The European Union is more than just a confederation of countries, but it is not a federal State. It is, in fact, something entirely new and historically unique. Its political system has evolved since it was founded, thus reflecting the cooperation and innovation of a vibrant Region.

    The member states of the Union delegate some of their national sovereignty to institutions they share and that represent not only their national interests but also their collective interest. We have a [b][url=]Tricameral Form of Government[/url][/b].

    This 'institutional triangle' can function only if the three institutions work closely together and trust one another.


    "In order to carry out their task and in accordance with the provisions of the Articles of the European Union, the European Parliament acting jointly with the Security Council and the European Court of Justice shall make regulations and issue directives, take decisions, make recommendations or deliver opinions".

    (Article 20 of the 'Articles of the European Union').

    A citizens' Europe

    Is the EU about people or about politics? The process of founding Europe began with the political vision of the EU's founding father, The Commonwealth of Nungeena. His primary concern was to build a united Europe as effectively and solidly as possible.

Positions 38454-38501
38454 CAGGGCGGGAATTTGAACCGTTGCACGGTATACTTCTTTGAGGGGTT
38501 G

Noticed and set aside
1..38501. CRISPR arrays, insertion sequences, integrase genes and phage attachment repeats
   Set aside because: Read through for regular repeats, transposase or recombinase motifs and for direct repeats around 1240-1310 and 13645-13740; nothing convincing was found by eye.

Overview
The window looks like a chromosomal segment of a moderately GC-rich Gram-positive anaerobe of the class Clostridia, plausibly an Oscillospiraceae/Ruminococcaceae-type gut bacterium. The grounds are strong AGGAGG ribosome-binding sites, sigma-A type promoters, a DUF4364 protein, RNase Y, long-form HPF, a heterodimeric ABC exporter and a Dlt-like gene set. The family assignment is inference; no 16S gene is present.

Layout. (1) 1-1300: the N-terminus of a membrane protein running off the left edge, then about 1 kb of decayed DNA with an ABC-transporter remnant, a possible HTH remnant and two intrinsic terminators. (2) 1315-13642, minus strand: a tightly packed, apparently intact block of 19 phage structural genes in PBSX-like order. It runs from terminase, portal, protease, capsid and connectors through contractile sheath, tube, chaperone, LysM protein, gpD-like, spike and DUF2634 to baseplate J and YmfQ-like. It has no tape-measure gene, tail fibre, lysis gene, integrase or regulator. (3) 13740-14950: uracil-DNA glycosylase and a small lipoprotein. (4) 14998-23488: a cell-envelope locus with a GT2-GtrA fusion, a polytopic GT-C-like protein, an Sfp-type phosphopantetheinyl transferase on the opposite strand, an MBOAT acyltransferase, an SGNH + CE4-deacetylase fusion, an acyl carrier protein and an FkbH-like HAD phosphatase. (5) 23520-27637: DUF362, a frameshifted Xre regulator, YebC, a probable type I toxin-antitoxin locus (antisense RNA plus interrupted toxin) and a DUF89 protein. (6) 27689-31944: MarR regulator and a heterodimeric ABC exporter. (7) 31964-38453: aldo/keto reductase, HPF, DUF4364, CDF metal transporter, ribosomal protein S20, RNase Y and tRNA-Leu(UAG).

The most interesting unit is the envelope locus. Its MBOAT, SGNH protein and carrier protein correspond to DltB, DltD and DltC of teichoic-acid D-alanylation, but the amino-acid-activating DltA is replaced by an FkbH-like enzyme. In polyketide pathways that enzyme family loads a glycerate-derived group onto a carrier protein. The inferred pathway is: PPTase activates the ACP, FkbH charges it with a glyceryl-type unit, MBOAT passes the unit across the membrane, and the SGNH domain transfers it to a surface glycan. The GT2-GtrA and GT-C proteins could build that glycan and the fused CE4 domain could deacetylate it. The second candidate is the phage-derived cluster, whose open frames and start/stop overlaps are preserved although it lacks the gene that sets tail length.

A sense of being European and belonging together cannot be manufactured. It can only arise from a shared cultural awareness - which is why Europe now needs to focus its attention not just on economics but also on culture.

    Freedom, security and justice

    European citizens are entitled to live in freedom, without fear of persecution or violence, anywhere in the European Union. Yet international crime and terrorism are among the things that most concern Europeans today. See [b][url=]Proposed Legislation - Nuclear Stockpile Maintenance[/url][/b].

    These challenges call for swift joint action at EU level. The European Union clearly needs a policy on 'justice and home affairs' - particularly since constant enlargement is gives a changing dimensions to the issue of the EU's internal security.

    The European Union in Nationstates

    Since its inception the European Union has stood as the only true 'European' region in the game. But this is definitively down to the work its members have put in to its development. And it's far from over. In a region which is growing constantly 'new thinking' is imperative to success. Each member nation represents a cog in the ever churning machine that is the European Union. All are welcome. All are equally important. This is why the region is so successful. And why it will continue to be.